Both of your examples in your previous two comments are valid UTF-8 and do not contain any interior NUL bytes. Thus, they are in the set of valid file paths that are also valid JSON strings. (Countering my claim via counter-example is barking up the wrong tree anyway.)

                You can see how ripgrep deals with this here: https://docs.rs/grep-printer/0.1.2/grep_printer/struct.JSON.html#text-encoding

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                  Thanks for this. I was missing the distinction that JSON supports unicode but not arbitrary bytes. I know, you said that very thing and I was too dense to actually absorb it :) Appreciate the link and the response.

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          I usually use JSON for any results with more structure than TSV.

          For error messages I usually use whatever’s quickest in the language I’m using; e.g. in Lisps it might be s-expressions, in Nix it might be toJSON and in Python it might be repr.

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        You could do the data interchange thing without rewriting coreutils (and every other program). A structured shell could wrap each utility with a parser to its own object format. Adding support for new tools would be like writing completion scripts, and would not require any changes to the programs themselves.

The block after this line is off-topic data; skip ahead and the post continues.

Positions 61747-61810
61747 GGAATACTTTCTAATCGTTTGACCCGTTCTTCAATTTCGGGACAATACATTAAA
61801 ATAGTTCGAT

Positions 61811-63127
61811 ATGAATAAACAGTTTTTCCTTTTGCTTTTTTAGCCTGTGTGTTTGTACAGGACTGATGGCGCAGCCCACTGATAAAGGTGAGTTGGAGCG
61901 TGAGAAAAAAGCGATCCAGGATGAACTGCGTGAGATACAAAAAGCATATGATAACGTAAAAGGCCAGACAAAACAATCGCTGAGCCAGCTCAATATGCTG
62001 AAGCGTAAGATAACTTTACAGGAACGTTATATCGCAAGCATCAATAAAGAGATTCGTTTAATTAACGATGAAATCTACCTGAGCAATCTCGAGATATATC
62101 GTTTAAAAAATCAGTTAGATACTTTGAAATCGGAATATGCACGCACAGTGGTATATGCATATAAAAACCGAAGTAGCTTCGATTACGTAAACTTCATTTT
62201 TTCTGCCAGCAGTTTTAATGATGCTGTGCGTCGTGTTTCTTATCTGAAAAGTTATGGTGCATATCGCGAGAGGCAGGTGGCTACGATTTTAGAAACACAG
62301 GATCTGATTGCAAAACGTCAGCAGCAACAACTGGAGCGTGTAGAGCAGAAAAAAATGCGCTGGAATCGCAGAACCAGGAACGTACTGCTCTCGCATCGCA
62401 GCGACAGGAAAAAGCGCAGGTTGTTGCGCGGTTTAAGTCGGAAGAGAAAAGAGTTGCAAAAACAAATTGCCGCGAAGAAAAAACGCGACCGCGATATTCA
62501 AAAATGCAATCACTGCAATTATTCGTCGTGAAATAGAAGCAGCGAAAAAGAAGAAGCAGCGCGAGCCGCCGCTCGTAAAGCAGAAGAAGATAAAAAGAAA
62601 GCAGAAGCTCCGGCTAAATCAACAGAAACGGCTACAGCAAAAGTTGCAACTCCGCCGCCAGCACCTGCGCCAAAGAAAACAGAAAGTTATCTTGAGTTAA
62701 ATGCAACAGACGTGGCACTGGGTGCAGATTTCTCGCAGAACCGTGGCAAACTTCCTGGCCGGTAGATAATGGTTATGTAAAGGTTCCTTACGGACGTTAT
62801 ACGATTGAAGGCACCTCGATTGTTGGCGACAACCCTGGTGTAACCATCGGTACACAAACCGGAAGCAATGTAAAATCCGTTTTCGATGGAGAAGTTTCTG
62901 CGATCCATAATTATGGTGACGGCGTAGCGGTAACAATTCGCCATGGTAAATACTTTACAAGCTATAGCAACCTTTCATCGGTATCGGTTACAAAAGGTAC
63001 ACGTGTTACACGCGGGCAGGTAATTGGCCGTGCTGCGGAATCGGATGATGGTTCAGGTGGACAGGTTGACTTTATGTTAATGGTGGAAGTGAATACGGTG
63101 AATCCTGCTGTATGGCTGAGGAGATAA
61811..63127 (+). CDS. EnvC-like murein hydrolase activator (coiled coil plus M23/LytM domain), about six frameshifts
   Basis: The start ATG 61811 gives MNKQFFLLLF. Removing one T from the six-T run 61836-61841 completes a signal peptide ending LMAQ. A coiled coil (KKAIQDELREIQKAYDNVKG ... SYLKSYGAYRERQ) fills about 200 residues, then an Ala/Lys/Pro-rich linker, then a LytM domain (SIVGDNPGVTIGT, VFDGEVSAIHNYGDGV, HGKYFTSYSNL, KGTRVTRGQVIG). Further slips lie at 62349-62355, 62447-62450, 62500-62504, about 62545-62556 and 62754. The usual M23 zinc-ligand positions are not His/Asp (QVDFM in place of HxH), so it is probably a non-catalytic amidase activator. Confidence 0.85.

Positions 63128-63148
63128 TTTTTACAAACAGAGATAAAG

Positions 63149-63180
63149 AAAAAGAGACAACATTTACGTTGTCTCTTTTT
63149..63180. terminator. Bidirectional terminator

I’m kind of tempted by this idea, actually.

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          That’s what the plan is for Oil. I’ve written a lot about parsing – not just because parsing shell itself is a problem, because I want the shell language to be good at parsing.

          Parsing is the complement to using unstructured byte streams everywhere. Right now shell’s notion of parsing is $IFS and a subpar regex implementation, which can easily be improved.